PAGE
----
There are 45,000 Jewish Holocaust survivors in Israel who live below the poverty line. We at The Fellowship are able to help with food, heating fuel, medicine, and even companionship to 20,000 of them through our With Dignity and Fellowship program.
But every day tens of thousands of Holocaust survivors here in Israel, and even more in the former Soviet Union, have to make the draconian decision of how to divide up their meager government pension between food, medicine, heating fuel, and rent. They can’t afford all four things. Even the national government says that their allocation only provides for 40 percent of basic needs. So we try to help.
But it’s not enough.
This year I am calling for a change in the way Yom HaShoah, Holocaust Remembrance Day, is observed. In Israel and around the world, people stand for two minutes of reverent silence on Yom Hashoah, and we have many ceremonies memorializing those who died. There are also many ceremonies marking the resistance, those who fought against the Nazis. This is all good; we should do these things.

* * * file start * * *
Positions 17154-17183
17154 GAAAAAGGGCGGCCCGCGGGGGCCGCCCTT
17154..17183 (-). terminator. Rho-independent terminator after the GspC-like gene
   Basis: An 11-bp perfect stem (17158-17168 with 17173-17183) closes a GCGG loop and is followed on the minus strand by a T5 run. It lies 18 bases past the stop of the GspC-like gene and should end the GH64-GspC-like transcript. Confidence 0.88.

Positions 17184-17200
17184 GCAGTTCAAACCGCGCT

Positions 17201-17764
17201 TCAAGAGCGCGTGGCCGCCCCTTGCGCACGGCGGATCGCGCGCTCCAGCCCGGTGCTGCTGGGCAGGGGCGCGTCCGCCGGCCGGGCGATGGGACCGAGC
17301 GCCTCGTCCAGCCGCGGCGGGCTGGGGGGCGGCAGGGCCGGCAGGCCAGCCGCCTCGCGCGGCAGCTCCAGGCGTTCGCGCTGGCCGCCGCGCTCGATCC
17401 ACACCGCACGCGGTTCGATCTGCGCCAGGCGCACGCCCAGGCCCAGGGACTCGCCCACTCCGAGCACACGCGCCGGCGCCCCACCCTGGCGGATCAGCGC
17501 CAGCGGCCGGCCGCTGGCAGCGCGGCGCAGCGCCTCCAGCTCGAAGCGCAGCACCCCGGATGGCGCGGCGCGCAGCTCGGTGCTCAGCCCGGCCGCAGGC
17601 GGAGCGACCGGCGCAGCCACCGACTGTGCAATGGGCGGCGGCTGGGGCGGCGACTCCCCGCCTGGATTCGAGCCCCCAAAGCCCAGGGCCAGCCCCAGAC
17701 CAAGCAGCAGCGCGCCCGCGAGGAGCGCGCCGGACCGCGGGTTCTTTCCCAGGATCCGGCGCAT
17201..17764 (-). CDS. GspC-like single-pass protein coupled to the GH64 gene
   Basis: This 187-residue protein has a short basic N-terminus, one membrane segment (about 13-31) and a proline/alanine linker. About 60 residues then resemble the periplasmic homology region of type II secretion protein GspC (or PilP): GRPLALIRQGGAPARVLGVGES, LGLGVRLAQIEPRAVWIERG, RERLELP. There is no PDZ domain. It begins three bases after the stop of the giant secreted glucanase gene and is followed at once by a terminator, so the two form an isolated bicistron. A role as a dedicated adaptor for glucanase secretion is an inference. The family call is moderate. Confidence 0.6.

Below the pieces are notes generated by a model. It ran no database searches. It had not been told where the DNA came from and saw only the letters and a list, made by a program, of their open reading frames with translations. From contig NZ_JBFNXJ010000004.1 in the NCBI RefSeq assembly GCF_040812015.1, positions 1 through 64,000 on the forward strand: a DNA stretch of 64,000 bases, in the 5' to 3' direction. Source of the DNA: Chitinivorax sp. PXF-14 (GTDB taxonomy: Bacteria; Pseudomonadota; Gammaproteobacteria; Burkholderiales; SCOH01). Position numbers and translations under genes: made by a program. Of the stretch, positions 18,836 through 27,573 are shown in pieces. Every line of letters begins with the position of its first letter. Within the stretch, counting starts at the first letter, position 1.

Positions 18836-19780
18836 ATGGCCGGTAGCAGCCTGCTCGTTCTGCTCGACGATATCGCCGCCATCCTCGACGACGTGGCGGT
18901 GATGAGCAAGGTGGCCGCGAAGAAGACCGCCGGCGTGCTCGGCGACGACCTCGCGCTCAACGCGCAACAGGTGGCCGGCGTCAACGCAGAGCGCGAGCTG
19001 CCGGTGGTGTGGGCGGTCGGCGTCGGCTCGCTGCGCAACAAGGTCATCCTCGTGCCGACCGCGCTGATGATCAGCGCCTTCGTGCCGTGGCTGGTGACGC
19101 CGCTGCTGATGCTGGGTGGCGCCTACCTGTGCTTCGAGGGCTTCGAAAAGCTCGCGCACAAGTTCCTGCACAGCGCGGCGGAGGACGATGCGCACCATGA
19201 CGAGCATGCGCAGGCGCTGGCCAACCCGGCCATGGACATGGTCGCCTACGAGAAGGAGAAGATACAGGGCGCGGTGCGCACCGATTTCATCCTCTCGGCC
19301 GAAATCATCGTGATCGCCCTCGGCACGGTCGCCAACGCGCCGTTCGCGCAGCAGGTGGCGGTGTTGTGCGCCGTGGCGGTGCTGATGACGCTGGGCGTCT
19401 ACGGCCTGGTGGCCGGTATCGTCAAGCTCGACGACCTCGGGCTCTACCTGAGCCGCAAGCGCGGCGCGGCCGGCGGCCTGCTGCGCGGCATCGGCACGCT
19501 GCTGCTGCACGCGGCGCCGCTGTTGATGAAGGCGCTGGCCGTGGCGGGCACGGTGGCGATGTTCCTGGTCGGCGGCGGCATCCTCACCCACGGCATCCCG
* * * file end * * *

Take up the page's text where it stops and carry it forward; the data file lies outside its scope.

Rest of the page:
But we should also use this day as a dramatic call to action to help the Holocaust survivors who are still amongst us, so they can live with an element of dignity in their final years.
Forty survivors die a day. Ten years from now, there will be very few, if any, Holocaust survivors left. We have a 10-year period when we must face this issue and remove the moral stain that we have allowed to happen by not caring for the Holocaust survivors still among us.
This Yom HaShoah, as we resolve “Never again!,” let us also resolve that these survivors will know dignity and comfort in their remaining days.